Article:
One Small Misstep Could Drag Us into War with Russia

The past couple of weeks have been turbulent.

Russian President Vladimir Putin decided to carry out a large-scale invasion of Ukraine, endangering the lives of millions of citizens, and many more if the conflict gets out of hand.

US President Biden issued numerous statements that US troops will not get involved in the conflict. With Moscow on its toes, due to the barrage of sanctions aimed at them, a single miscalculation could risk dragging NATO into the conflict.

In order to avoid escalation, the Pentagon denied last week’s request to transfer Polish MiG-29 fighter jets into Ukraine through the US-owned Rammstein base in Germany.

“Ukrainian Air Force Sukhoi Su-27P Flanker” by Dave_S

The fleet of fighter jets was offered as a donation by Poland.

In order to avoid dragging their country into the conflict happening at their eastern border, they decided to throw the US into the mix, which certainly would have escalated things much further.

NATO’s no-fly zone poses a threat to peaceful times

That exact stance was taken by John Kirby, the Pentagon’s press secretary, who believed the transfer could result in a devastating Russian reaction if the move were to be considered “incendiary” in nature.

Jets aside, NATO’s recently enforced no-fly zone might be more than enough to produce an equal outcome; analysts are still baffled with the risk NATO took, especially given the repercussions that could follow.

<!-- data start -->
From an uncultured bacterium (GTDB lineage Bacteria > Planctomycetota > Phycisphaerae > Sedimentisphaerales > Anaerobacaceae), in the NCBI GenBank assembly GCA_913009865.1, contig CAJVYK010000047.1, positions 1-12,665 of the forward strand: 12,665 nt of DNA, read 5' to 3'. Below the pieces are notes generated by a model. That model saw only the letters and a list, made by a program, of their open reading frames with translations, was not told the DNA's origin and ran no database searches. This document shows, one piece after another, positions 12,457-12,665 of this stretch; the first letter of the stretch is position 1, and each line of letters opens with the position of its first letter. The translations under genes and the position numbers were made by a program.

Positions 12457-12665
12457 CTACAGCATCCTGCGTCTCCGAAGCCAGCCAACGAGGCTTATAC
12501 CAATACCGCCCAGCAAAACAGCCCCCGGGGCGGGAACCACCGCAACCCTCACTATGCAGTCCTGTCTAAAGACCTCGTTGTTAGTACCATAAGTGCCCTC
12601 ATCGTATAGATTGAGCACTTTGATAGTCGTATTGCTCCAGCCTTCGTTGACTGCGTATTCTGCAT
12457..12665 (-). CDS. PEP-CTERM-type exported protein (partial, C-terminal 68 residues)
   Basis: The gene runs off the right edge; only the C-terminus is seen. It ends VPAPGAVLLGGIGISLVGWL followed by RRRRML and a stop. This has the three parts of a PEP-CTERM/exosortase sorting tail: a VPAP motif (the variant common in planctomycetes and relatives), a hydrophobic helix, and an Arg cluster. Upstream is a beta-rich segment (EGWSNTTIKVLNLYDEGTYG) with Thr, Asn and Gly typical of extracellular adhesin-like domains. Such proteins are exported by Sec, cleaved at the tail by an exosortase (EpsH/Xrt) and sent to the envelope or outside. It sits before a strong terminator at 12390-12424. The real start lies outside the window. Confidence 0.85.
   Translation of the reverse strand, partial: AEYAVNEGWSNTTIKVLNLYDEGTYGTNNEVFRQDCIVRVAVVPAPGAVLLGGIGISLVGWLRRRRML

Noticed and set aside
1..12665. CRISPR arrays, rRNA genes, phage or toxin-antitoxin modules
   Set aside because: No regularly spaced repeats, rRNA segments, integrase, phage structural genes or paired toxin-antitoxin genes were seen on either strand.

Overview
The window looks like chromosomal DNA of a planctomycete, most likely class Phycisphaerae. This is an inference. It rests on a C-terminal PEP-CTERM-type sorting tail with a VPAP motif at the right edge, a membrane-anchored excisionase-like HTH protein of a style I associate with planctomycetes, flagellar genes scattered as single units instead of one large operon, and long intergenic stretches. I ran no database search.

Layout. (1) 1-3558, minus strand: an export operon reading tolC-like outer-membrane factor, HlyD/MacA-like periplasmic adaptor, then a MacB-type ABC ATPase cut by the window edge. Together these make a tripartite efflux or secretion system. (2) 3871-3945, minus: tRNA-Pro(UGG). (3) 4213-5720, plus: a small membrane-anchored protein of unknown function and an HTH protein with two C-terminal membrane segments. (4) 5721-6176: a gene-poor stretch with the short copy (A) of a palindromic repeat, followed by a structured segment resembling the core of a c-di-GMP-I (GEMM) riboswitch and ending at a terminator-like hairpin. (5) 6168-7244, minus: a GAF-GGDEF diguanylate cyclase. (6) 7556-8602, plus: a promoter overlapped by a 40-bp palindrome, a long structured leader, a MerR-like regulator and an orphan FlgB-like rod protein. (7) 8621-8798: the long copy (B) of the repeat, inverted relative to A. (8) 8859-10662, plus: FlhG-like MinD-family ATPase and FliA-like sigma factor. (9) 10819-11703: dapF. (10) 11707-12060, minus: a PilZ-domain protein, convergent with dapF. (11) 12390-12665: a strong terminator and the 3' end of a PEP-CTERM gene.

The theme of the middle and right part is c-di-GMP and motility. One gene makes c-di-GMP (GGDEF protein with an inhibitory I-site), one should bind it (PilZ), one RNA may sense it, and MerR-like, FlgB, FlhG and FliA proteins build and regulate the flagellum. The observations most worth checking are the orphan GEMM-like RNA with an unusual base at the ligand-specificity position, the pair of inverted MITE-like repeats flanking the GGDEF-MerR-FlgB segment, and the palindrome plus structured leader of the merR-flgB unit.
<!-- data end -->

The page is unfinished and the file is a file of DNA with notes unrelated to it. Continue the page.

Rebekah Koffler, a former DIA intelligence officer, believes NATO’s no-fly zone is among the scenarios that have the deadliest outcomes; other, lesser-known actions could bring about an escalation of the war much easier.

She also claims the conflict in Ukraine is simply a proxy war between the US and Russia, noting Russia spent years preparing for the “inevitable” war with the US that could be right around the corner.

Russia could strike first

The only way to hedge against this is to cease operations in Ukraine.

Any step the US army takes in aiding the country could drive Kremlin into believing it’s a preparation for war; if that happens, Russia will undoubtedly strike the first blow.

Russia’s paranoia surrounding the US military prowess isn’t baseless either; they’ve seen the 2003 invasion of Iraq that brought down the Saddam Hussein regime, making us a high-risk opponent in the event of a war breaking out.

Currently, our best bet at avoiding conflict is a constant barrage of sanctions on Russia, Putin, and a slew of other prominent Russian figures, until their military is forced to pull out of Ukraine.

Unfortunately, Putin’s pride is on the line here.

If he starts losing this war he’d initially believed would be a hop, skip, and a jump to a victory, the employment of tactical nuclear weaponry may be inbound.

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